You might want to change your cat’s food to a new brand or type, either for preference or because you have been advised to do so for a medical reason, such as a special diet for kidney disease.
It’s always best to change the food gradually, over a couple of weeks. This may seem like a long time but it’s best to be patient to avoid any problems. This is especially true for cats, who are creatures of habit and usually very reluctant to take to a change in their food straight away. If you rush through, it can mean your cat won’t want to eat the food you offer to them, leaving you needing to find an alternative.
Never change their food suddenly unless you are advised to do so by your vet. This is because sudden changes to diet can cause a tummy upset or even diarrhoea, and for some pets it may make them less likely to eat the food offered to them.
These time frames are intended as a guide; you may actually find that the transition process needs to be made over a longer period, especially if your cat is particularly fussy.
Day 1-4: Introduce a small amount of the new food separately
- Give your cat their regular meal as normal. On a separate plate or bowl, put down a spoonful of your pet’s new food.
- Keep them on separate plates or bowls and don’t mix the foods together. Putting the new food and the old food out separately is to introduce them to the idea that this strange new substance with a different smell and texture has something to do with food!
- They’ll probably sniff it, and may even eat it. Don’t worry if your cat doesn’t show much interest in the new food, even if they ate it well on the first day. This is really common in cats. After a few more days they should start to show interest again, so stick with a small spoonful and be patient.
- Don’t move on to the next step until your cat has happily eaten the new food for at least 3 days.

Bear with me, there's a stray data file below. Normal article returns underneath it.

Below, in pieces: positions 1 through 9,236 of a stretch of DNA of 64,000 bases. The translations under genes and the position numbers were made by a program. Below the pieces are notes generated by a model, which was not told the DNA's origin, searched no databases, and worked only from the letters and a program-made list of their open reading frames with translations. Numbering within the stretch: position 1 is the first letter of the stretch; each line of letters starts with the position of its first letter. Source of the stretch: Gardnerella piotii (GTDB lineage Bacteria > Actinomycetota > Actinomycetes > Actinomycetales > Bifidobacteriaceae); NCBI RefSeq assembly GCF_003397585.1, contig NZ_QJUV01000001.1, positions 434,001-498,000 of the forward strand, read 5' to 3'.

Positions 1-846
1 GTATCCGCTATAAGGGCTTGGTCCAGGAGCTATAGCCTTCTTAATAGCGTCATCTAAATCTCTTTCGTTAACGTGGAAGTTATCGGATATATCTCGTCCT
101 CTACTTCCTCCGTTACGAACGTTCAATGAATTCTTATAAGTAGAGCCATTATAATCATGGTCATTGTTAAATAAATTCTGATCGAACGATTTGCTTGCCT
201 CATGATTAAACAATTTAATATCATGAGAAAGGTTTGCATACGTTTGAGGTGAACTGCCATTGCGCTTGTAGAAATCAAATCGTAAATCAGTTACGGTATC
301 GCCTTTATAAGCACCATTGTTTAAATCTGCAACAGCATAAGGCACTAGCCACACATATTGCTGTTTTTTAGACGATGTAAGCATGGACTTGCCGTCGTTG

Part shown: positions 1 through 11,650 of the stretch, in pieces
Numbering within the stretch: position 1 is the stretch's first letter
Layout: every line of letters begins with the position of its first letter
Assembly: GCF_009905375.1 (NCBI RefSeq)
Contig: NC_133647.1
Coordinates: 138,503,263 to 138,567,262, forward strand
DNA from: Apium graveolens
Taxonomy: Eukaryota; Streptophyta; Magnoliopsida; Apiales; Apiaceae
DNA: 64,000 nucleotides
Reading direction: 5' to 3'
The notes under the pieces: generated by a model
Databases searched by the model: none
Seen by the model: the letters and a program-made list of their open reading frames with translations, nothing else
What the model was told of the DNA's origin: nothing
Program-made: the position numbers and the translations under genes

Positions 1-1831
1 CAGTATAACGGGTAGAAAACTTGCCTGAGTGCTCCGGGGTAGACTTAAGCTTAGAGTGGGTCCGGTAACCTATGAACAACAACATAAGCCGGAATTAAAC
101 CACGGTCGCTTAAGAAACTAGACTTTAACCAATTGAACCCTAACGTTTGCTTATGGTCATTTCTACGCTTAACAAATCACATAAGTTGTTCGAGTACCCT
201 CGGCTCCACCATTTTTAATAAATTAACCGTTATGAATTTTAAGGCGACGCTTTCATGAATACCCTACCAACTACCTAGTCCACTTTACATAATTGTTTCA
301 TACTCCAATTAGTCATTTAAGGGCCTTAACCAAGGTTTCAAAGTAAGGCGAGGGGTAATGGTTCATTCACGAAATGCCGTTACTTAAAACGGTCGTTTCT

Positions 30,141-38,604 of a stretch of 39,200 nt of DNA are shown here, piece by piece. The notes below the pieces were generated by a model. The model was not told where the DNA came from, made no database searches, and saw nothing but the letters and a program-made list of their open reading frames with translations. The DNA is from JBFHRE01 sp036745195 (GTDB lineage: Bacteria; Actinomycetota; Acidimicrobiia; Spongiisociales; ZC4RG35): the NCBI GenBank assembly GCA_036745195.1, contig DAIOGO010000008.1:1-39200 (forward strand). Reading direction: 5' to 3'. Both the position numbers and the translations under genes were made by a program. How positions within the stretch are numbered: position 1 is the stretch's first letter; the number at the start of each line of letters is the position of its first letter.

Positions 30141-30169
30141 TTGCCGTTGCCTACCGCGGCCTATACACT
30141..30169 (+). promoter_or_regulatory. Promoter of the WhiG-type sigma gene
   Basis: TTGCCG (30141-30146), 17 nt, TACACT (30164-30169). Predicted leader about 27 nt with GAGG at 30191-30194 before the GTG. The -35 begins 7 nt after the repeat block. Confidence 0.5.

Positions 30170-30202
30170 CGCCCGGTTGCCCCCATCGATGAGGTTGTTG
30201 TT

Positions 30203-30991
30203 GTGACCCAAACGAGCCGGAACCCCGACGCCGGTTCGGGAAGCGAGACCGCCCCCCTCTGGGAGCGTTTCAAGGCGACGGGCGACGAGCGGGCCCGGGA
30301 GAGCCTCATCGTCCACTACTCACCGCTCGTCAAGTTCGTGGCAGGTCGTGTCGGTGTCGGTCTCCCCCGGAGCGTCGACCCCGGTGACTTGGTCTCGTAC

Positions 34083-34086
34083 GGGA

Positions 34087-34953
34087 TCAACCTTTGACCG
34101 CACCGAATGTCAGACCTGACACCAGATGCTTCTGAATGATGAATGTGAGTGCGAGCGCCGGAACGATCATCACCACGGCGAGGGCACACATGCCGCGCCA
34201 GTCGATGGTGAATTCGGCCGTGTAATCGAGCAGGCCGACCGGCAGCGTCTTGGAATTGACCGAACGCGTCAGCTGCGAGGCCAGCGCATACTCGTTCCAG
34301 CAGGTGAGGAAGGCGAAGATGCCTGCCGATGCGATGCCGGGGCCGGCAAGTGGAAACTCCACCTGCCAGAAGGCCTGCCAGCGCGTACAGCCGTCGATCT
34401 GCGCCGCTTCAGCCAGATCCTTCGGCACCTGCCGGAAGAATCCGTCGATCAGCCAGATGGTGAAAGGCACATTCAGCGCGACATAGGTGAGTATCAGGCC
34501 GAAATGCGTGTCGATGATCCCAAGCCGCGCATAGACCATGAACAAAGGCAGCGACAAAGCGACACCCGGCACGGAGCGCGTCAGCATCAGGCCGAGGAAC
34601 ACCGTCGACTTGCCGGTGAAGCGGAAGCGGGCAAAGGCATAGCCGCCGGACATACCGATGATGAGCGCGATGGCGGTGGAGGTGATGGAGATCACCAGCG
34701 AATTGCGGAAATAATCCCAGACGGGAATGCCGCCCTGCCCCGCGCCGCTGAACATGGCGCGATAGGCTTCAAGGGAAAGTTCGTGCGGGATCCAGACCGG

Day 5-10(ish): Increase the amount of new food and decrease the amount of old food
- Keep the food separate at all times, especially for wet food – texture is very important to cats and so if you mix the food they might not eat any of it.
- Don’t add more new food until your cat is reliably eating all of the new food that you offer – the whole change-over process might take longer than 10 days for some cats because of this, but that’s okay. Even if the change-over is going well, don’t be tempted to skip ahead as this can mean your cat rejects the food completely.
Day 10-14: Phase out the old food
- Once your pet is consistently eating the new food alongside the old for at least a week, start feeding only the new food.
- If they don’t want to eat it, this is usually a sign you have gone through the process too quickly and you may need to start again with a new food.
If you follow these steps, you should be able to introduce a new food to even the pickiest cat without difficulty. If you’re having trouble, it’s best to speak to your vet to make sure that the food you’re feeding is best for your pet and that they don’t have any health issues that might be affecting their appetite.